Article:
Terror inheres in the spaces where nothing happens. This is the nature of the threat paradigm used by both Al Qaeda and the Bush administration: what’s truly terrifying (and simultaneously politically-motivating) is what may happen next.

    As soon as something is predicted, it is less scary.

    Those who implore the public to pipe down about the possibilities are keeping fear foremost in American imaginations. What is their motivation?

    –Jason V. S.

    Thumb up 0 Thumb down 0
  2. Jason says:

    Levitt’s original terrorism post unintentionally revealed some interesting biases of the public mind. The overwhelming bulk of responses, characterized as “hate mail” by Levitt, show a group terrified by its own imagination, and conflicted as to what to do with the nightmare scenarios in their own heads: publicize, and thus prepare for them, or keep quiet, heeding the fear that average joes could seed terrorist minds.

    Fascinating how Levitt’s original two points got buried in the shuffle of knee-jerk reaction: that lighters should be banned from airliners but aren’t, and that people overreact to the threat of terrorism. But actually, the latter point was inadvertently proven correct, as “Alaskan Kid” points out:
    The idiotic responses on here overreacting to this blog only prove the point that people totally overreact to the threat of terrorism. The risks of death by terrorism are far lower than many other scenarios. One might compare this to people being afraid of sharks, when in reality you’re more likely to be killed by a vending machine. (I did not make that up.)

    Levitt is vindicated in that the response to terrorism is completely out of proportion to the statistical threat: in this way, the entrepreneurial pursuit of terrorist innovation is a good investment, providing an accelerated return given the imaginary amplification of scared citizens.

    As many rushed to point out, interpreting the “guessing-game” posts as treasonous may be giving too much credit to the peacetime imagination of blog-watchers and Drudge-dredgers. Every poster hating on the New York Times is simultaneously crediting them with unparalleled influence. The armchair experts are similarly credited: anyone who can predict the twist of the next “24″ episode became a Homeland security operative, revealing the soft targets that should be firmed up before a terrorist cell notes the opportunity.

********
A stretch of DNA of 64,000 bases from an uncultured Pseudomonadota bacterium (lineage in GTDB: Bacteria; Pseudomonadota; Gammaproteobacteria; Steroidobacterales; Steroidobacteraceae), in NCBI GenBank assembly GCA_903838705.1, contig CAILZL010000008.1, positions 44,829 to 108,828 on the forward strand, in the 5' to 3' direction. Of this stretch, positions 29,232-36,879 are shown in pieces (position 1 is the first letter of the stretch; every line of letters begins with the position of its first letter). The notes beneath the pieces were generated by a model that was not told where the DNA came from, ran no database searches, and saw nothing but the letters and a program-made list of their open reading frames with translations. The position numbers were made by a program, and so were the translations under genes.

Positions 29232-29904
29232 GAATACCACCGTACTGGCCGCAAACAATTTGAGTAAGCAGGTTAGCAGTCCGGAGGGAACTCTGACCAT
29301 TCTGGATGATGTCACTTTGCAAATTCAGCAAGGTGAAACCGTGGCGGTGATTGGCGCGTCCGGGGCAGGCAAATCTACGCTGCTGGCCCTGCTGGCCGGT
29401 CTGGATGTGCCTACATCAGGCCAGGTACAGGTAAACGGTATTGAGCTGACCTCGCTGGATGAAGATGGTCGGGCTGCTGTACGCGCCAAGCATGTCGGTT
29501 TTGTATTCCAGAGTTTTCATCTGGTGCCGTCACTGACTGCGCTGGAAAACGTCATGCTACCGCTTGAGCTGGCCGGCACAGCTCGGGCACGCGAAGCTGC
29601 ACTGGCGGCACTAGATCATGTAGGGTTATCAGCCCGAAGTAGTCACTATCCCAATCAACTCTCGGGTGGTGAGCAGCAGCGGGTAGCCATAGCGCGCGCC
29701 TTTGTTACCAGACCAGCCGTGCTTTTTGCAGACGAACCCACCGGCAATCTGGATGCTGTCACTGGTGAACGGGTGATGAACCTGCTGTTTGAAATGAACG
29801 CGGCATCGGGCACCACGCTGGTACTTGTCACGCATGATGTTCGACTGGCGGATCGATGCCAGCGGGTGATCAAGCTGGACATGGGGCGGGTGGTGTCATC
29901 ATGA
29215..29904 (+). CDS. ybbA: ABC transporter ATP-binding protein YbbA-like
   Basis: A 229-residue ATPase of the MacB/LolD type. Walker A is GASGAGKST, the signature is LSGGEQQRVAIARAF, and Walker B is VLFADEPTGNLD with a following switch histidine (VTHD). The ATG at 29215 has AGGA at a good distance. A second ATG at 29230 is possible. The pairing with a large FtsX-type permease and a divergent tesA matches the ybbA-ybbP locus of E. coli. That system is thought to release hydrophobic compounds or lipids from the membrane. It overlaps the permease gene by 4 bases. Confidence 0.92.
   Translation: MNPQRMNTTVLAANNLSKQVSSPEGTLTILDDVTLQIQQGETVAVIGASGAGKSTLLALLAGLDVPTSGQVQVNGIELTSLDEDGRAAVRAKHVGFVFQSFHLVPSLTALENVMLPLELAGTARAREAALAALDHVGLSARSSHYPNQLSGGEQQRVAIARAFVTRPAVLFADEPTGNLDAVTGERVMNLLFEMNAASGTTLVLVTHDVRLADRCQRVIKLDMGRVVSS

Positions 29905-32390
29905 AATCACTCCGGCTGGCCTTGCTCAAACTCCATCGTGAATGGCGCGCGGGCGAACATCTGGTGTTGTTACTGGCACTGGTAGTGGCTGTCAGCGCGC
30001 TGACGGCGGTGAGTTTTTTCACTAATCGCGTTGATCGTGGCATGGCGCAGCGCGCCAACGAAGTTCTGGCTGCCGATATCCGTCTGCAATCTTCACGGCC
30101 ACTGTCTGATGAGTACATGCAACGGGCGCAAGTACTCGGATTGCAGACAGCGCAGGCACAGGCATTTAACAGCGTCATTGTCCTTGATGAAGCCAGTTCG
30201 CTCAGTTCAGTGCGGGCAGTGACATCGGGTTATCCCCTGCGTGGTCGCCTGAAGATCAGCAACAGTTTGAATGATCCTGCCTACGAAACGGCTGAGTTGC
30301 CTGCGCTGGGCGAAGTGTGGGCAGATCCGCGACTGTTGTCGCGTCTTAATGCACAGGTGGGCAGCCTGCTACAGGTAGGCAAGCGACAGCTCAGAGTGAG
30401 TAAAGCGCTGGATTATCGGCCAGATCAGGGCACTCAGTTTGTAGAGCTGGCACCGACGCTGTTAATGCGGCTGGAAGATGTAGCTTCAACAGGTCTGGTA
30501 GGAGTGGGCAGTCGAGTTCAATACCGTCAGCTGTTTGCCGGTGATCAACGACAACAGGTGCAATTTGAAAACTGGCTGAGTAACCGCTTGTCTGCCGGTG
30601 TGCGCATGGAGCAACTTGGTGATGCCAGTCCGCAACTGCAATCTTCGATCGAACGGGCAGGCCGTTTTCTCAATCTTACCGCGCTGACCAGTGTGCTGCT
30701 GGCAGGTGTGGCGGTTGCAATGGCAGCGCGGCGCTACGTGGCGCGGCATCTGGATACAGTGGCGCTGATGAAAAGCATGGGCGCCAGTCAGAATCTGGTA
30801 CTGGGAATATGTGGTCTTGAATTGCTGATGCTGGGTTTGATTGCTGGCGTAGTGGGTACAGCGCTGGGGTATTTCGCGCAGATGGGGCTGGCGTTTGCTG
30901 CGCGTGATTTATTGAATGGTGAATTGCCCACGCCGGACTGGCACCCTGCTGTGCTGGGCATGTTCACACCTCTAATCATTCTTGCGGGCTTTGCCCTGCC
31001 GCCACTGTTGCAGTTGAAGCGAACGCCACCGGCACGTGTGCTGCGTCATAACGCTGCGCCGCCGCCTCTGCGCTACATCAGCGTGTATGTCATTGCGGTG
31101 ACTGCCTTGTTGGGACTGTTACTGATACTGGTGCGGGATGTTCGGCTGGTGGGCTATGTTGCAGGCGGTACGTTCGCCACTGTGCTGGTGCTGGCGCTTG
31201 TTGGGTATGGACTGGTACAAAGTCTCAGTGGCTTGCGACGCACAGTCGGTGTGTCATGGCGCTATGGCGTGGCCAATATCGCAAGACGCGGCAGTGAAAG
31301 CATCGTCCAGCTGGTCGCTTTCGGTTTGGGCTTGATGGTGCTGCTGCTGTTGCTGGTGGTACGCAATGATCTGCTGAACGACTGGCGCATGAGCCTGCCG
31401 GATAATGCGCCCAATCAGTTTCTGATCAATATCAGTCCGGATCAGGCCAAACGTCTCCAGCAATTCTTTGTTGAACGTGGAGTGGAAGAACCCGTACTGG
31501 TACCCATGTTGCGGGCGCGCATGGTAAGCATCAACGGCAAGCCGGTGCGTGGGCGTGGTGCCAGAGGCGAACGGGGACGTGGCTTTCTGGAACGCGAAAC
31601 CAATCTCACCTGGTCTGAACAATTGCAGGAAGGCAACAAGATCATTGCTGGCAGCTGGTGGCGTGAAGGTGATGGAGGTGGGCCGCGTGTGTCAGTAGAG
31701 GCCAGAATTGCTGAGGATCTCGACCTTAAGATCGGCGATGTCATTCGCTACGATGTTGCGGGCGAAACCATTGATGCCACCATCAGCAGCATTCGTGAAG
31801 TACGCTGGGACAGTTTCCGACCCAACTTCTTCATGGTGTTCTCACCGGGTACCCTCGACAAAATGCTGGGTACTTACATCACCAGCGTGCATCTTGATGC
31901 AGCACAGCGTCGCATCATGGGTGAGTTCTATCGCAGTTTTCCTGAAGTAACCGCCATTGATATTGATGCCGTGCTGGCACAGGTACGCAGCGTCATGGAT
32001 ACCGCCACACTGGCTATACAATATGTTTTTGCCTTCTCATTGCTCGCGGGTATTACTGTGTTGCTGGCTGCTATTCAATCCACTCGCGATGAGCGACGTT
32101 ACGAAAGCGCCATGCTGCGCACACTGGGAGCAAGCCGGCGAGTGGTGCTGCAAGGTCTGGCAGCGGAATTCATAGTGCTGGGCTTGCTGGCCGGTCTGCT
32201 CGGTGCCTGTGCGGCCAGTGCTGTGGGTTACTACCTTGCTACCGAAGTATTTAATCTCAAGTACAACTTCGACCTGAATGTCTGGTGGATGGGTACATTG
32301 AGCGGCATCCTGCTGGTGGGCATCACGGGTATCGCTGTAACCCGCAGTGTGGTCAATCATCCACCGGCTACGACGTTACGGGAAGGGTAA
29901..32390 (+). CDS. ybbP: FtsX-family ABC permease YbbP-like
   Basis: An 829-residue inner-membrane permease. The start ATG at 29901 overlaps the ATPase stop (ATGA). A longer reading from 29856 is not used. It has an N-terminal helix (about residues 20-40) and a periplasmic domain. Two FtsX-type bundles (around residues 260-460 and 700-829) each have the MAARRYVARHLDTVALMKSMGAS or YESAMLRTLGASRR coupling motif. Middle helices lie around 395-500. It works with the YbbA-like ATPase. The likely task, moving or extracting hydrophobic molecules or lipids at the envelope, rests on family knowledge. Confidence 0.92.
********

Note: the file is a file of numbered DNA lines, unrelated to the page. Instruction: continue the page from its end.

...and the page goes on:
From those only too happy to air their secret imaginary terror, the responses showed the fears that only a terrorized mind could dream up: at scales both large and small, urban and suburban orders of banality are interrupted with grisly destruction. And so we got a list of terrorizing ideas: the least predictable, the most unlikely events generating the most spectacular fascination.

    Many respondents recognize the “purely” psychological nature of terrorism: statistically speaking, the threat to any one civilian is practically nil. Almost all the imagined attacks deal in high symbolism rather than mass body counts, which imputes a highly symbolic motivation to terrorists generally.

    One has to assume that the anguished tone of many of Levitt’s critics originates in a basic offense taken at being asked to think like a terrorist. This is a feeling Colbert appropriately aped as he shocked himself tuesday night with his own scenario (escalators topped with invisible razor-wire): “does that make me a terrorist?”

    Clearly, we terrorize ourselves, and part of the offended contingent is activating an us/them dichotomy which according to them (us) should never be crossed, and which will remain in place so long as we remain mum on the imaginary component of modern terrorism

    Ultimately, the effect of terrorism is seen in the terror that resounds between attacks: Levitt’s blog and the responses it generated show that the realm of terror is still the imagination, and that public minds predisposed to irrational fear are terror’s greatest allies.

    But surely there is a kind of egotism in the idea that any terrorist attack can be predicted. That which terrorizes is necessarily that for which we are unprepared. So attacks that are foiled go unnoticed, and those that truly shock do so because of the spectacularity of their execution, and the unspoken but always premonitory aspects of this specularity (see Zizek on the Hollywood quality of the 9/11 attacks).